WRITTEN BY:Judith Akolo Kenya Broadcasting Corporation/ NECJOGHA
Kenya today reels from one climate related crisis to another. When it is not a drought and below average rainfall, then it is floods with torrential rainfall.
Kenya loses 3% in gross domestic product to climate extreme events, said President Uhuru Kenyatta when he addressed the Climate Ambition Summit 2020.
In 2020 the long rains saw a dozen people die through drowning as a result of flash floods and or rivers breaking banks. Yet, the Kenya Meteorological Department clearly indicated in its forecast for the 2020 March, April, May long rains season, that floods would affect some parts of the country. The statement further asked Kenyans to avoid walking or driving in rain water above their ankles to reduce the risk of drowning.
When you do not plan, then you are planning to fail. Waiting for disasters like droughts and floods, to strike, ought not be the case if policy planners can plan ahead using the early warning information from the Kenya Meteorological Department.
The role of the media is critical for unpacking information on the seasonal weather prediction so that the public and policy planners can make informed decisions. It is important that the media is able to interpret weather and climate information and make it understandable.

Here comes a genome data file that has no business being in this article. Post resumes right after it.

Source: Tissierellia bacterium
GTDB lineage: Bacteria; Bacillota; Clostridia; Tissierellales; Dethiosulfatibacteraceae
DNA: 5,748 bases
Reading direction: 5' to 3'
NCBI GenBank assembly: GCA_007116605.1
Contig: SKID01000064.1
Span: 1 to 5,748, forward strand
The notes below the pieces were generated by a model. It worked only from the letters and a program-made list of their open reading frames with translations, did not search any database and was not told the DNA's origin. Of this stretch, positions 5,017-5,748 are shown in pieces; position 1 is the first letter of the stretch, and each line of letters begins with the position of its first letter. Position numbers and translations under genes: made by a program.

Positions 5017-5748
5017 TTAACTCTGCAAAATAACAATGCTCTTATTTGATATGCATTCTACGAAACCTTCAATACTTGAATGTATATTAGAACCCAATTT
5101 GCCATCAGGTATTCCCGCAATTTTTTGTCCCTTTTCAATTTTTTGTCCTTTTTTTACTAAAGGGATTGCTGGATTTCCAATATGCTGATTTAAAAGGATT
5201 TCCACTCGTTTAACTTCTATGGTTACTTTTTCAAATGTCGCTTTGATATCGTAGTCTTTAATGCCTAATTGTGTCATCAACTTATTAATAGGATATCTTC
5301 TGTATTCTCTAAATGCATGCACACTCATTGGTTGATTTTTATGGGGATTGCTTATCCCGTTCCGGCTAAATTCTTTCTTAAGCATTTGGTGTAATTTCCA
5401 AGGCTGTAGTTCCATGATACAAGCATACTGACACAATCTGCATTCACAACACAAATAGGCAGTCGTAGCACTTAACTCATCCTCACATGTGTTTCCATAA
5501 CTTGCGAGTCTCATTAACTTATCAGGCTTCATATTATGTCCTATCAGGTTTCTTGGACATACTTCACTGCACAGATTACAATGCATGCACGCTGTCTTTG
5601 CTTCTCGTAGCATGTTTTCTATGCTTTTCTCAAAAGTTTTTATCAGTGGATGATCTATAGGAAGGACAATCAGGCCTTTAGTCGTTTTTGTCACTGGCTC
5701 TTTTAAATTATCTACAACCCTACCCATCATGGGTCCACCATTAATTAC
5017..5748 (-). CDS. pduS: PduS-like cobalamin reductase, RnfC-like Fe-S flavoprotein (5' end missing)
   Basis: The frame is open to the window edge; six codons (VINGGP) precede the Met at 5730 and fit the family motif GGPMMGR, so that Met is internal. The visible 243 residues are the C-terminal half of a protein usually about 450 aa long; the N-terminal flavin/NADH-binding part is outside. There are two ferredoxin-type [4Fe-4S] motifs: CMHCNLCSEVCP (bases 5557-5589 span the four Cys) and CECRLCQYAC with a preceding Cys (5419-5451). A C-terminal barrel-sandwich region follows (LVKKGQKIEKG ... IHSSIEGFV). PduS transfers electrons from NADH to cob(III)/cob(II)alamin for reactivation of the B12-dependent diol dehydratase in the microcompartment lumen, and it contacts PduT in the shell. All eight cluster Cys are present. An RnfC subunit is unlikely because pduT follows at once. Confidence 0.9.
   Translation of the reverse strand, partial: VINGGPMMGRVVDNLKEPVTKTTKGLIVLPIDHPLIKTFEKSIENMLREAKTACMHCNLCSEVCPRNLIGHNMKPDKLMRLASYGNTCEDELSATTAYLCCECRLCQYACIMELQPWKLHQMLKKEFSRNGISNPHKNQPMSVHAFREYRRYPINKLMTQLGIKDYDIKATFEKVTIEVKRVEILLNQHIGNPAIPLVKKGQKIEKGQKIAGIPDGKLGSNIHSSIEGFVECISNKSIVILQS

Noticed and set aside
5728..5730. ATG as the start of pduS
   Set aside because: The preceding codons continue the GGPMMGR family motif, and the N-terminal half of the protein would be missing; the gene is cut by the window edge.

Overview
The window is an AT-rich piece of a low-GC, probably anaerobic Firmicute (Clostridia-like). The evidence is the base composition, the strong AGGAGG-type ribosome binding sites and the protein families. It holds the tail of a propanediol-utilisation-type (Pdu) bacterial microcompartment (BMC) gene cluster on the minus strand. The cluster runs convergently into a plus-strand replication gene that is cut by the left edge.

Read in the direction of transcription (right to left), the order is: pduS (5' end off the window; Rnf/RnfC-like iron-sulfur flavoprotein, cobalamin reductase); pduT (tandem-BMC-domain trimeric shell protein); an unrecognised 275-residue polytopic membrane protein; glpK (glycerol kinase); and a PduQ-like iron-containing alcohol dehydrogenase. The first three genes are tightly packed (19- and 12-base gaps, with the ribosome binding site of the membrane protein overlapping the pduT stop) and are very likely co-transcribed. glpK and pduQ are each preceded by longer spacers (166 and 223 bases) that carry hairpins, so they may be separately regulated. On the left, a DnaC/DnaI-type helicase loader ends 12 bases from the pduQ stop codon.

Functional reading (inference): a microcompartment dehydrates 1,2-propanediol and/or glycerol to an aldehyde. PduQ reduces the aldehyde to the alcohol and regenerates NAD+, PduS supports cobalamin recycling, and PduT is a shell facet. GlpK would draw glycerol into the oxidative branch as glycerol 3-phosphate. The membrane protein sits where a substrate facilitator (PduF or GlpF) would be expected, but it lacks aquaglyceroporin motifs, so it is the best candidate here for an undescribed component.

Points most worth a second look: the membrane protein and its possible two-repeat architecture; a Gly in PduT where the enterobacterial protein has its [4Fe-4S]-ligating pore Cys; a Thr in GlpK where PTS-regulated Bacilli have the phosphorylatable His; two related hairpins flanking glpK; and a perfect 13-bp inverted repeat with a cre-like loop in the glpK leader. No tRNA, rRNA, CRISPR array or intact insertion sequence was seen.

The media houses need to begin to look at weather and climate information as news that should compete for airtime in the case of Radio and Television and for space in the print media the same way political stories or business stories do. A weather and climate story has much the same weight as any other story.
We need more journalists who focus on weather and climate
The Weatherman has released the March, April and May long rains seasonal forecast for this year. But it is likely that not everybody is on the same page in terms of what the forecast portends.
The reason for this is clear: many people do not believe the forecasts, some question where the meteorologists get the information from. Others simply dismiss the forecasts with a wave of the hand.
However, The media may not be able to effectively communicate about the forecast if they lack the interest to report weather and climate information, or when they lack the knowledge on how to unpack the story from the information provided by the scientist. The solution lies in more journalists receiving training in weather and climate reporting and for media houses to begin recruiting journalists that have a background in weather and climate reporting.
This can only happen if enough journalists are trained in science reporting with a special focus on weather and climate reporting.
Critical role of the weather forecast
A weather forecast is an very important piece of information that informs our daily activities. If one leaves the house and did not watch the weather forecast that showed there could be showers in several places, then they may end up not carrying an umbrella. When they are drenched in rain, they will always blame the weatherman by saying that perhaps the forecast had indicated it would be a sunny day. only for it to turn out grey and rainy. The same does happen with the government, when a forecast is released, it is deemed to be the activity for the Kenya Meteorological Department and it matters less for them.
This state of affairs can be changed. We must begin to see weather and climate information as the fulcrum of our activities, on a micro and macro-scale.